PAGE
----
When Strangers Marry (aka Betrayed 1944)
King Bros/Monogram 67 mins
Director: William Castle
Cinematography: Ira Morgan
Score: Dimitri Tiomkin
“as When Strangers Marry illustrates, it is precisely through the triggering of sensations that film noir speaks most eloquently. A mode of signification that privileges connotation over the denotative, cause-and-effect logic of linear narrative, the highly-wrought noir aesthetic ensures that the ‘meaning’ of the noir city is not to be found in the narrative’s surface details but in its shadows, in the intangibles of tone and mood.” – Frank Krutnik, ‘Something More Than Night’, The Cinematic City (ed David B. Clarke), p 98-99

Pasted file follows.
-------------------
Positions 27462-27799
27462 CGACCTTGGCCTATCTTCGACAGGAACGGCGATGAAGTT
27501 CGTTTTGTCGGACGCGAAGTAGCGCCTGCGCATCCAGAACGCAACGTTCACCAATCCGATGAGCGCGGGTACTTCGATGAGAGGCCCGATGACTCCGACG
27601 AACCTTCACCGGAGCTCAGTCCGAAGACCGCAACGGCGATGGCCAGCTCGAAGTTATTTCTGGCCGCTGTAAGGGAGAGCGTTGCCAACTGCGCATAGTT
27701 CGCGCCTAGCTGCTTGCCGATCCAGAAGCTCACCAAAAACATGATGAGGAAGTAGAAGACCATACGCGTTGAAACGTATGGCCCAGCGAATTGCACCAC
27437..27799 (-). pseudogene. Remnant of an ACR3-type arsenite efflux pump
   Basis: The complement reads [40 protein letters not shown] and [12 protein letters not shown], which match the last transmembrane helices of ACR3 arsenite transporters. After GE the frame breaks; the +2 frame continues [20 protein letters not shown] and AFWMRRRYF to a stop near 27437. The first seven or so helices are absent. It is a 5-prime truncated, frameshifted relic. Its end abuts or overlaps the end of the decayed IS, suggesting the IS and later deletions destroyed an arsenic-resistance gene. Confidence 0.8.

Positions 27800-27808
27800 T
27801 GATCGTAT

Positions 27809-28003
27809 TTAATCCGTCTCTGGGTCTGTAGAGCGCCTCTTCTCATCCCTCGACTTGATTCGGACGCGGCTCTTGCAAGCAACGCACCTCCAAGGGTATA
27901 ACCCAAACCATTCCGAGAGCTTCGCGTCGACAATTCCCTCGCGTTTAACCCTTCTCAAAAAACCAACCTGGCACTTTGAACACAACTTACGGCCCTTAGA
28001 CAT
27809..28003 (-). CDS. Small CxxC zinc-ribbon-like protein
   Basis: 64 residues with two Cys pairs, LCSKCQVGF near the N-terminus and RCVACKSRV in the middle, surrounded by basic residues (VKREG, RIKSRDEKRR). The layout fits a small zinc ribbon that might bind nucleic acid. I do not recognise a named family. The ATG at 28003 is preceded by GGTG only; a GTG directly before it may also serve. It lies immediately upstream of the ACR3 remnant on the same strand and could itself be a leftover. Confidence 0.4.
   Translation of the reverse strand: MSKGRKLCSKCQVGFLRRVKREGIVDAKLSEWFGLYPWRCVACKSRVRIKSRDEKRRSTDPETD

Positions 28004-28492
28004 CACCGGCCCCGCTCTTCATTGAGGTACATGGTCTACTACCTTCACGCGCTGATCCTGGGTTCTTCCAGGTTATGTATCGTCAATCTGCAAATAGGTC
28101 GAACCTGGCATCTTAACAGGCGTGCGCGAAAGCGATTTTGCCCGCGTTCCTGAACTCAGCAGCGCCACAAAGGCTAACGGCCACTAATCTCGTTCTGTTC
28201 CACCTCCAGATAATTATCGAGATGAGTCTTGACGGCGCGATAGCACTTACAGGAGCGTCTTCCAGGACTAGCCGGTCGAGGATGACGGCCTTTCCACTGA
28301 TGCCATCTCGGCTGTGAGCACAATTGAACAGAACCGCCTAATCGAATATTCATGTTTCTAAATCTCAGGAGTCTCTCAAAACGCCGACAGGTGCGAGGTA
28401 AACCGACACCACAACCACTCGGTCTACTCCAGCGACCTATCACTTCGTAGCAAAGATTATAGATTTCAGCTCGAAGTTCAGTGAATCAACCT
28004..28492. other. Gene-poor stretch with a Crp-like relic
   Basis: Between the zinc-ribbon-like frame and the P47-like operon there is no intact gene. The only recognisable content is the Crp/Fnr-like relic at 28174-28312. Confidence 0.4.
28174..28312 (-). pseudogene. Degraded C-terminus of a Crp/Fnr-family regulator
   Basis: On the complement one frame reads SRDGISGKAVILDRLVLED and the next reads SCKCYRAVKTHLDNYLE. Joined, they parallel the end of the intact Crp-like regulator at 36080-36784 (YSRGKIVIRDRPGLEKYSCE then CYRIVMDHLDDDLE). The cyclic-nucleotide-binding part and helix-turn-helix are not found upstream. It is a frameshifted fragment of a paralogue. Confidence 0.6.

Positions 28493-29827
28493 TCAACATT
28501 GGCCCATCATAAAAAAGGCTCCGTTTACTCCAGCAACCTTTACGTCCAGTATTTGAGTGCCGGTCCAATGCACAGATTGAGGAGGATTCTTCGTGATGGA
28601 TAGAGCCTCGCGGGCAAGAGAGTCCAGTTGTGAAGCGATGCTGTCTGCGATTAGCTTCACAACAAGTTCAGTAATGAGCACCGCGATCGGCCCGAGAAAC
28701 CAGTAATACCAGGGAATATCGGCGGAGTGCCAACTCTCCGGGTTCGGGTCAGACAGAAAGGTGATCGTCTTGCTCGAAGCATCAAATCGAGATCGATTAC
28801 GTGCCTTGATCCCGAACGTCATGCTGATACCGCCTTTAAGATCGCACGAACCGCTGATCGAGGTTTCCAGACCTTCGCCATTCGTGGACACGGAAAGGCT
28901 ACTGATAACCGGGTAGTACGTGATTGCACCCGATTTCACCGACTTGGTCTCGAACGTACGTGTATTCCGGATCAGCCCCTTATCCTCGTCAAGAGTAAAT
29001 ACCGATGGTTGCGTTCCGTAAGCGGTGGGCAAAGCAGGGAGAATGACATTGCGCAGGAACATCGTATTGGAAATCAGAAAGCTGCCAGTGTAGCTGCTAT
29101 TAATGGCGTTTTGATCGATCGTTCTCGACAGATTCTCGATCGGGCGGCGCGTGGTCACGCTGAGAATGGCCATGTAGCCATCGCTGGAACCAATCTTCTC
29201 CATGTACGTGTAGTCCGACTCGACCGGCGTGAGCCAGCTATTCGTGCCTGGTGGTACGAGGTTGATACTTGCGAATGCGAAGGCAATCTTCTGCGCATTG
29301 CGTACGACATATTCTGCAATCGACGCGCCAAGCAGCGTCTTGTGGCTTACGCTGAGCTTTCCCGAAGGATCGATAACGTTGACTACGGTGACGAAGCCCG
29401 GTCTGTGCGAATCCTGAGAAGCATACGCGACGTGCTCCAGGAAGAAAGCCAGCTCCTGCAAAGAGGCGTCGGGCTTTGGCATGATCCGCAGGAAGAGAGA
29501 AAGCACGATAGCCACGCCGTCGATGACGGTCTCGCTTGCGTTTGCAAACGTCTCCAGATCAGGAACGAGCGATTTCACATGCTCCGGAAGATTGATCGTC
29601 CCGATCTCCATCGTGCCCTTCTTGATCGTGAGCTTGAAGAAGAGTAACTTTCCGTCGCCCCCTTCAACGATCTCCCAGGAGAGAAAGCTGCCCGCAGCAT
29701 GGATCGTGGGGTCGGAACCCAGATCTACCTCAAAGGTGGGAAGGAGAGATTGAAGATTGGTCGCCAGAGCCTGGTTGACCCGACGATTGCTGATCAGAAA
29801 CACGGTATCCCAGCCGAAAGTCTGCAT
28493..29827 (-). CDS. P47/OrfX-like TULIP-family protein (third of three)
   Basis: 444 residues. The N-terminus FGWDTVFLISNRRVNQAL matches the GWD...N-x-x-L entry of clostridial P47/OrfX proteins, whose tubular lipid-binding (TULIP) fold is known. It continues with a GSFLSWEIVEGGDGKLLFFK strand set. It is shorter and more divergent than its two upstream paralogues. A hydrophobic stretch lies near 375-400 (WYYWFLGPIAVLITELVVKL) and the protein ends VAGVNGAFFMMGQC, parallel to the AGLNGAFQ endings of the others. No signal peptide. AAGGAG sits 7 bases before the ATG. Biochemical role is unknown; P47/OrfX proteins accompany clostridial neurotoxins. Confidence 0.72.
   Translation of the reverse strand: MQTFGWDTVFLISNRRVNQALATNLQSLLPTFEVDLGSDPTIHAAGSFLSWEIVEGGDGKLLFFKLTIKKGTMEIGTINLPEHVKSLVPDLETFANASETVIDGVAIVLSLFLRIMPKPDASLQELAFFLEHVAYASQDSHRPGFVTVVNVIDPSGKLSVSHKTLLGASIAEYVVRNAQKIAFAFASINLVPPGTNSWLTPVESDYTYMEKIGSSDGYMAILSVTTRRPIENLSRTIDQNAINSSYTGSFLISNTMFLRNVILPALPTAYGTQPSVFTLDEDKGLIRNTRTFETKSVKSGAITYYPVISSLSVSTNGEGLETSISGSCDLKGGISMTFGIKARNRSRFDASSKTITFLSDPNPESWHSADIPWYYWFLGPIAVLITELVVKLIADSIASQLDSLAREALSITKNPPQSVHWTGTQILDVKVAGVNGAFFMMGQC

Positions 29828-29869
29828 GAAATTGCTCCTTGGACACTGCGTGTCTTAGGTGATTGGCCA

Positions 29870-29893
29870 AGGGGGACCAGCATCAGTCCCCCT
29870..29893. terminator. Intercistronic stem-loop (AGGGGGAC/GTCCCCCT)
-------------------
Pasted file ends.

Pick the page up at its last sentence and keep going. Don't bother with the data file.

When Strangers Marry, made by the King Brothers, an independent production team signed to Monogram, was shot in ten days for under $50,000 and marketed as a “nervous A”. But Monogram could not get a percentage deal and the movie opened as a b, doing good business and garnering critical praise. James Agee said of the movie: “I have seldom, for years now, seen one hour so energetically and sensibly used in a film. Bits of it, indeed, gave me a heart-lifted sense of delight in real performance and perception and ambition which I have rarely known in any film context since my own mind, and that of moving-picture making, were both sufficiently young”.